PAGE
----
These results show that the public is much more sophisticated at understanding shark attacks than previously thought. It was not 'Amity Island' from Jaws and the public was not panicked" stated Neff.
(PRWEB) July 24, 2012
The first survey conducted before and after a shark attack has found that public support for great white sharks was virtually unchanged. The academic journal Marine Policy published the results online this week in a paper by two University of Sydney researchers, doctoral candidate Christopher Neff and Dr. Jean Yang. The surveys of 100 total Cape Town residents in the neighboring beach suburbs of Fish Hoek and Muizenberg were taken in June and again in October 2011, following a non-fatal shark attack at Fish Hoek beach on September 28.
Of the 50 people surveyed before the attack, 31 combined to report "average" and "a lot" of pride in white sharks, while 19 people reported "little" pride. After the attack, an additional 50 people were surveyed and 33 combined to report "average" and "a lot" of pride, with 17 reporting "little" pride. Importantly, a quantitative analysis was done that showed no significance between the way people answered the question regarding pride in sharks and the shark bite incident.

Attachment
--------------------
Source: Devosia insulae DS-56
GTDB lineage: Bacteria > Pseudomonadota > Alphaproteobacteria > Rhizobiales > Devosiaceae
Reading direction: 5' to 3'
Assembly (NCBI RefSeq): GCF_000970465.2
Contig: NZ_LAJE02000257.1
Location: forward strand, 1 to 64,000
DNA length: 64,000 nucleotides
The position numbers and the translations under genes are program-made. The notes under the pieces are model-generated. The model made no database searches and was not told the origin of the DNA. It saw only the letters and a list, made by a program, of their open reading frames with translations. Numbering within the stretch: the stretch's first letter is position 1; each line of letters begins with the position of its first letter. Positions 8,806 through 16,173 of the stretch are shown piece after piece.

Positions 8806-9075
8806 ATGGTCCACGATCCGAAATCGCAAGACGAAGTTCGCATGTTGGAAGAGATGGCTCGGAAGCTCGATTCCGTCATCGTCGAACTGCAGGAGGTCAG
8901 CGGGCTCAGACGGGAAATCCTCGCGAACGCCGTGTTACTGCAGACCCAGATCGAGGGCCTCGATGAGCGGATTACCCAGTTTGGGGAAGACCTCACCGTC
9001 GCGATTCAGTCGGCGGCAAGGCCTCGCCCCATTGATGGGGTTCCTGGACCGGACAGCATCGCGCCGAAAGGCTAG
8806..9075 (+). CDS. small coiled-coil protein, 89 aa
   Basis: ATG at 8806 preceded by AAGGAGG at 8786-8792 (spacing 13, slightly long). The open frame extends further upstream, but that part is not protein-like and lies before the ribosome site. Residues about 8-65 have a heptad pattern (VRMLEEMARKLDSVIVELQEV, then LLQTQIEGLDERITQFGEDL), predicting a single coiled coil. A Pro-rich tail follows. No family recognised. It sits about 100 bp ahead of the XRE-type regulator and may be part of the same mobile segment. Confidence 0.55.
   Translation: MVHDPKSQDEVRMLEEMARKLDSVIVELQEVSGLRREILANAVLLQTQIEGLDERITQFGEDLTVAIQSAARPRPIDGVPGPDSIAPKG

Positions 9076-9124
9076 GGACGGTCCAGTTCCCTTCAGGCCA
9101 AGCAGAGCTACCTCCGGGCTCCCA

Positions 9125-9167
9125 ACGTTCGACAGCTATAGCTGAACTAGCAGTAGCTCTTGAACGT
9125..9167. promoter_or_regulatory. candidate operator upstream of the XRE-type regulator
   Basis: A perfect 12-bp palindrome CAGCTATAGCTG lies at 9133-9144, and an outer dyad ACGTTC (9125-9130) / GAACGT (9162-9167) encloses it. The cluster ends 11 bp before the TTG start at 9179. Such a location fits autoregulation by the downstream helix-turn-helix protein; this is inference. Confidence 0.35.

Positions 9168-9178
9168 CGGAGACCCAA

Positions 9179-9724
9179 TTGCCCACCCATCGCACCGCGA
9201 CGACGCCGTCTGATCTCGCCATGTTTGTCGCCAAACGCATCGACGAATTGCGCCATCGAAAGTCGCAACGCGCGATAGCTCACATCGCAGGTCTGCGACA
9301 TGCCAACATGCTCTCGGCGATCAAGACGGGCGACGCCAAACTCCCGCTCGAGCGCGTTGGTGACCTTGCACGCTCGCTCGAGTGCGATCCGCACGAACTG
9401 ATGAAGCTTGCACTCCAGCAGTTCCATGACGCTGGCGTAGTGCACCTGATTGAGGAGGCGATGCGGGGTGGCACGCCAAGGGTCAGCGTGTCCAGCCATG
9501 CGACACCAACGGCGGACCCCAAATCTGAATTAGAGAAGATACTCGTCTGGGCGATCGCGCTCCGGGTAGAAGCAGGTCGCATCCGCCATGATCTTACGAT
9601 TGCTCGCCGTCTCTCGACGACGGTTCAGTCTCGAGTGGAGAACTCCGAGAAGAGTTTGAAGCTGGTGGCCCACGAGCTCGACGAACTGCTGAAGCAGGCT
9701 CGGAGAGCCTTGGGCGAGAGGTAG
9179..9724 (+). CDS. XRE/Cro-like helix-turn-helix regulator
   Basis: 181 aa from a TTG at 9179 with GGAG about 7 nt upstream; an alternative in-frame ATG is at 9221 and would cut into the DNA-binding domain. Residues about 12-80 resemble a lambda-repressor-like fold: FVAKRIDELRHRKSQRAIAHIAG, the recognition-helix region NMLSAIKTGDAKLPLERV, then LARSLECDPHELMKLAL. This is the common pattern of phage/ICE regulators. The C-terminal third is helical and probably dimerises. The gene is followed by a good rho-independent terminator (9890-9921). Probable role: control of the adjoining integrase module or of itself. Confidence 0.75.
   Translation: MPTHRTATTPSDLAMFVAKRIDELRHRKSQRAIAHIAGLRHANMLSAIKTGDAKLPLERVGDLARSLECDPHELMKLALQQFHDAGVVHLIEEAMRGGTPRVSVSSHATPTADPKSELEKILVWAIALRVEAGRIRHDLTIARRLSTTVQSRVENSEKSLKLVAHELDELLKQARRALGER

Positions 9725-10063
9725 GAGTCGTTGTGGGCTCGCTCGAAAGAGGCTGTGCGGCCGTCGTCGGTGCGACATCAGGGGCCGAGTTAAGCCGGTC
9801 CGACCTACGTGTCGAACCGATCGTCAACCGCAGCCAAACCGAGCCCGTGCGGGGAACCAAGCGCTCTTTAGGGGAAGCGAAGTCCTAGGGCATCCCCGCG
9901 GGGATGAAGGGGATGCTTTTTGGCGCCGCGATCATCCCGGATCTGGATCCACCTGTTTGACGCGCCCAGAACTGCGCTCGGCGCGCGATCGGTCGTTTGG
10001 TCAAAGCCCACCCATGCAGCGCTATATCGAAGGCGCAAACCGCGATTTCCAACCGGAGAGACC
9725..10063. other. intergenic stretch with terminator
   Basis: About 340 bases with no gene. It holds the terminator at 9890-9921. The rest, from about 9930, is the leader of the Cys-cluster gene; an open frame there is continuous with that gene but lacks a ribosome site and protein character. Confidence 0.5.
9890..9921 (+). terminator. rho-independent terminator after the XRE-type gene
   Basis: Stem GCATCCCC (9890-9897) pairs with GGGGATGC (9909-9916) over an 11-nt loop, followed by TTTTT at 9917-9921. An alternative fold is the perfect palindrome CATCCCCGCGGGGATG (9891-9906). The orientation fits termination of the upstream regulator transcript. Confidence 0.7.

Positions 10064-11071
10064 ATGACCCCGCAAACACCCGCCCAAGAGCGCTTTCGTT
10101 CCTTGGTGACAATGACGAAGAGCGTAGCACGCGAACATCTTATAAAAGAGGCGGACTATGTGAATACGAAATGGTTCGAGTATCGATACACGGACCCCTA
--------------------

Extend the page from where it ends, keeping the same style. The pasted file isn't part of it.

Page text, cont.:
Neff stated, "These results show that the public is much more sophisticated at understanding shark attacks than previously thought. It was not 'Amity Island' from Jaws and the public was not panicked. Cape Town residents often said ‘it’s the shark’s domain’ and this was consistent before and after the incident. These results challenge the premise that Governments’ need to punish sharks to relieve community anxiety."
Residents were asked how much "pride" they had in the local marine life, which included great white sharks, dolphins and seals. The survey also asked how much “confidence” they had in beach safety programs such as Surf Lifesavers, Shark Spotters and the National Sea Rescue Institute. The results showed steady support for the partly government-funded Shark Spotters program as well as volunteer Surf Lifesavers and NSRI.
The survey used “pride” as a measure to test endemic value against the presence of a human-wildlife conflict. Research has shown endemism to be a key factor in species conservation. While support for sharks was low in comparison to measurements for dolphins and seals, it did not drop and this provides valuable information for shark conservation education.
A copy of the paper is available from Marine Policy: